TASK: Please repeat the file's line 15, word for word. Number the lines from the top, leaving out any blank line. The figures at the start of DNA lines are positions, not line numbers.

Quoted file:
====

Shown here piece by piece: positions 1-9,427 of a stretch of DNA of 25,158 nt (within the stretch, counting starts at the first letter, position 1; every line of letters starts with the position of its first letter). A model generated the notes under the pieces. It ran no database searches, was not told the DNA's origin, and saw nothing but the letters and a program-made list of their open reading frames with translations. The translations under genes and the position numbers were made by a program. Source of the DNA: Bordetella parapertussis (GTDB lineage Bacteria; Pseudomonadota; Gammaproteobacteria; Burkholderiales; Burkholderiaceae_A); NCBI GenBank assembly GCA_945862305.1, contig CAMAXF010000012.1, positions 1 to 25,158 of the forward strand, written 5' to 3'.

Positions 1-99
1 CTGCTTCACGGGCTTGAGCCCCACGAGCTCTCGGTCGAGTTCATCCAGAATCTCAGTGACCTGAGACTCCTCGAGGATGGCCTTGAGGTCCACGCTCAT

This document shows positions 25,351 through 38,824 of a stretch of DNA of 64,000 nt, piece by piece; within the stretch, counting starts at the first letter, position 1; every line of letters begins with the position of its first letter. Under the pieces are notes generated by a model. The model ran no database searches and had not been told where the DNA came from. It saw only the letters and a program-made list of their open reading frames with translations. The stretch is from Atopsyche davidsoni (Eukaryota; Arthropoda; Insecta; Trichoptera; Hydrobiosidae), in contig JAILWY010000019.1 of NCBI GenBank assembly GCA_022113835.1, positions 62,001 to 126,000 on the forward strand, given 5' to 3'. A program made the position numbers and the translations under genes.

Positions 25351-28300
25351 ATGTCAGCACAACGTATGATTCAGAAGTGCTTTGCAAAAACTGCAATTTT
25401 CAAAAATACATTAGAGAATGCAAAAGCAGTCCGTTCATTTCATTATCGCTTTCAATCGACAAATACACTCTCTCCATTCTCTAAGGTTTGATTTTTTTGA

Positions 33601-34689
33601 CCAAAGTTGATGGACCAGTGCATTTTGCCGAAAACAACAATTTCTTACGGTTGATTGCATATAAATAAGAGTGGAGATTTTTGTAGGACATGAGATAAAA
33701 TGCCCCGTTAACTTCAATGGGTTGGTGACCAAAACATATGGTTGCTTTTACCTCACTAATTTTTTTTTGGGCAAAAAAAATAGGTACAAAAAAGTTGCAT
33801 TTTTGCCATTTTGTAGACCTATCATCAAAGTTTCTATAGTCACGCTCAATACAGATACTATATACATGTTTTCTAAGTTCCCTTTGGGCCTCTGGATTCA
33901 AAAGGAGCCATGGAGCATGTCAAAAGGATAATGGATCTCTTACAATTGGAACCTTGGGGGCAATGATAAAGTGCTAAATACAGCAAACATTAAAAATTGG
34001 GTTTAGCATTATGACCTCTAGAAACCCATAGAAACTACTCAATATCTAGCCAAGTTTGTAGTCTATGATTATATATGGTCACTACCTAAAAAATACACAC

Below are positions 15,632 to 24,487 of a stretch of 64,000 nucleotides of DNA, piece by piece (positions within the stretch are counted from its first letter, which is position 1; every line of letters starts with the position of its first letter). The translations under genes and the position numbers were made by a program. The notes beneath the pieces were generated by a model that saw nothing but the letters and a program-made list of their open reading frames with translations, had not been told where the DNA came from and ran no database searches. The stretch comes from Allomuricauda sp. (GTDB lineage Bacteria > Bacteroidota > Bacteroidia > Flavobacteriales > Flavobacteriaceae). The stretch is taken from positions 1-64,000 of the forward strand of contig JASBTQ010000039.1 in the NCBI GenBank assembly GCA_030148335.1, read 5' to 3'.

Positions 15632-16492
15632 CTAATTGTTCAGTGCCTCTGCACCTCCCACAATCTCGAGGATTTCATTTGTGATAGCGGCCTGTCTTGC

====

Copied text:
Positions 15632-16492